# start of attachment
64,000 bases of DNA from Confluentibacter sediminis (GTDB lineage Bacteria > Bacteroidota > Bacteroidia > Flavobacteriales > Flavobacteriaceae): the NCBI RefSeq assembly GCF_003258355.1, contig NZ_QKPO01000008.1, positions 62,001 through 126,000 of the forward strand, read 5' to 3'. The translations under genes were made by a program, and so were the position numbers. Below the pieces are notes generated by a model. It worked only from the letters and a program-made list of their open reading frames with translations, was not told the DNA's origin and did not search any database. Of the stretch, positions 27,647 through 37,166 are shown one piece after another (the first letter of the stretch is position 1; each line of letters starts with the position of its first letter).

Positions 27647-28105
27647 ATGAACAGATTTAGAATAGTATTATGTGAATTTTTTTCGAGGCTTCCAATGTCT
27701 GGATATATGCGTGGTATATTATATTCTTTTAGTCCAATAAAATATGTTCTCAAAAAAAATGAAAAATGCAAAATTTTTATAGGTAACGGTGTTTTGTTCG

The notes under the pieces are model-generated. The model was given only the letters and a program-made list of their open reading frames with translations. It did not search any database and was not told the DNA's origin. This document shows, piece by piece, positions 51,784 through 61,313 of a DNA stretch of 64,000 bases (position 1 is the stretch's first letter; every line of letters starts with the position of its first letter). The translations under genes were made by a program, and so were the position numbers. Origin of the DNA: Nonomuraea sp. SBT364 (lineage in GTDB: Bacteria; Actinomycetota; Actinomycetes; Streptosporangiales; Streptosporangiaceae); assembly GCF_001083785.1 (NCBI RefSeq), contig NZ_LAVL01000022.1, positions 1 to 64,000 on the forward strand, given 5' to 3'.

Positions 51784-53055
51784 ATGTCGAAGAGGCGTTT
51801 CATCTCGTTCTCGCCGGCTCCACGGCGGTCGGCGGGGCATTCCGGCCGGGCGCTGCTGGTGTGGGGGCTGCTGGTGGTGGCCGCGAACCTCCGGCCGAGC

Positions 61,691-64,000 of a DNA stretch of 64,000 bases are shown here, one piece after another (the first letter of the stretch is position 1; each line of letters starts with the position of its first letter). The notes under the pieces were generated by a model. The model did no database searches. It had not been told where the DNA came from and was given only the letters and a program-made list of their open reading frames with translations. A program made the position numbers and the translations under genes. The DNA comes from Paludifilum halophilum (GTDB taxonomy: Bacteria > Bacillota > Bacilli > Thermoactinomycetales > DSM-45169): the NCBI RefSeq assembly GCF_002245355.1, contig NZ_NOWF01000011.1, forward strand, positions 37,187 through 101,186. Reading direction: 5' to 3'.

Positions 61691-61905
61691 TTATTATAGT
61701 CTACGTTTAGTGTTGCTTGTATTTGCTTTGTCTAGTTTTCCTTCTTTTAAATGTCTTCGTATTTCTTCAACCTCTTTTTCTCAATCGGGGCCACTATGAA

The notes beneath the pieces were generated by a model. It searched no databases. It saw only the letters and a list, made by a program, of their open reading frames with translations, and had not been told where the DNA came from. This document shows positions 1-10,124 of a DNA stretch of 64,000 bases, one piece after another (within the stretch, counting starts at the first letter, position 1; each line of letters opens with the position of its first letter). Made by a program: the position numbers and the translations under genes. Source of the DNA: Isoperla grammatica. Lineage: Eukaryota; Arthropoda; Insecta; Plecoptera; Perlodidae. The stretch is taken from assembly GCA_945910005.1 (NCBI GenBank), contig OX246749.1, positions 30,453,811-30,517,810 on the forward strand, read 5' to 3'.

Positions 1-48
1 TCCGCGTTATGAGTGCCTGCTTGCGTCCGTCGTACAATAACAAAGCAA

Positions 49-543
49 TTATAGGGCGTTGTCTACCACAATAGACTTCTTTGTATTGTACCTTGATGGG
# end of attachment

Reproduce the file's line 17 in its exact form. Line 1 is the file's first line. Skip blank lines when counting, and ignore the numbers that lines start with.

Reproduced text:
49 TTATAGGGCGTTGTCTACCACAATAGACTTCTTTGTATTGTACCTTGATGGG